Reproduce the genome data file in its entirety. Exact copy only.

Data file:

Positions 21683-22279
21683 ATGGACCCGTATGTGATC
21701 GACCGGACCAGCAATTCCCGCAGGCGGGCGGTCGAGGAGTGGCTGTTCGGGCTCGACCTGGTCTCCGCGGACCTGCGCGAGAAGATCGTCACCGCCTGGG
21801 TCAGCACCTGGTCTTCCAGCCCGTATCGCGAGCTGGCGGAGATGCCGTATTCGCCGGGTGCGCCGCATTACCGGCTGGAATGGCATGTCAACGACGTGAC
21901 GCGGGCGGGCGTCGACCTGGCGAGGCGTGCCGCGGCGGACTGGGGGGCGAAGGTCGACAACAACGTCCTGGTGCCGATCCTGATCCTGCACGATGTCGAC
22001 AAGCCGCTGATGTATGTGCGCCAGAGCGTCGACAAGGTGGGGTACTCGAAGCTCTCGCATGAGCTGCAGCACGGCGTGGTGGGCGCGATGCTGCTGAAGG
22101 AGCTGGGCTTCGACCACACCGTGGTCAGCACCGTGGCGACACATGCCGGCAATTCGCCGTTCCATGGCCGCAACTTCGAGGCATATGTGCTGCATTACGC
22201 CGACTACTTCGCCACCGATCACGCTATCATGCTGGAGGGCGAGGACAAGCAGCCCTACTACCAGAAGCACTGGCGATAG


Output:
Positions 21683-22279
21683 ATGGACCCGTATGTGATC
21701 GACCGGACCAGCAATTCCCGCAGGCGGGCGGTCGAGGAGTGGCTGTTCGGGCTCGACCTGGTCTCCGCGGACCTGCGCGAGAAGATCGTCACCGCCTGGG
21801 TCAGCACCTGGTCTTCCAGCCCGTATCGCGAGCTGGCGGAGATGCCGTATTCGCCGGGTGCGCCGCATTACCGGCTGGAATGGCATGTCAACGACGTGAC
21901 GCGGGCGGGCGTCGACCTGGCGAGGCGTGCCGCGGCGGACTGGGGGGCGAAGGTCGACAACAACGTCCTGGTGCCGATCCTGATCCTGCACGATGTCGAC
22001 AAGCCGCTGATGTATGTGCGCCAGAGCGTCGACAAGGTGGGGTACTCGAAGCTCTCGCATGAGCTGCAGCACGGCGTGGTGGGCGCGATGCTGCTGAAGG
22101 AGCTGGGCTTCGACCACACCGTGGTCAGCACCGTGGCGACACATGCCGGCAATTCGCCGTTCCATGGCCGCAACTTCGAGGCATATGTGCTGCATTACGC
22201 CGACTACTTCGCCACCGATCACGCTATCATGCTGGAGGGCGAGGACAAGCAGCCCTACTACCAGAAGCACTGGCGATAG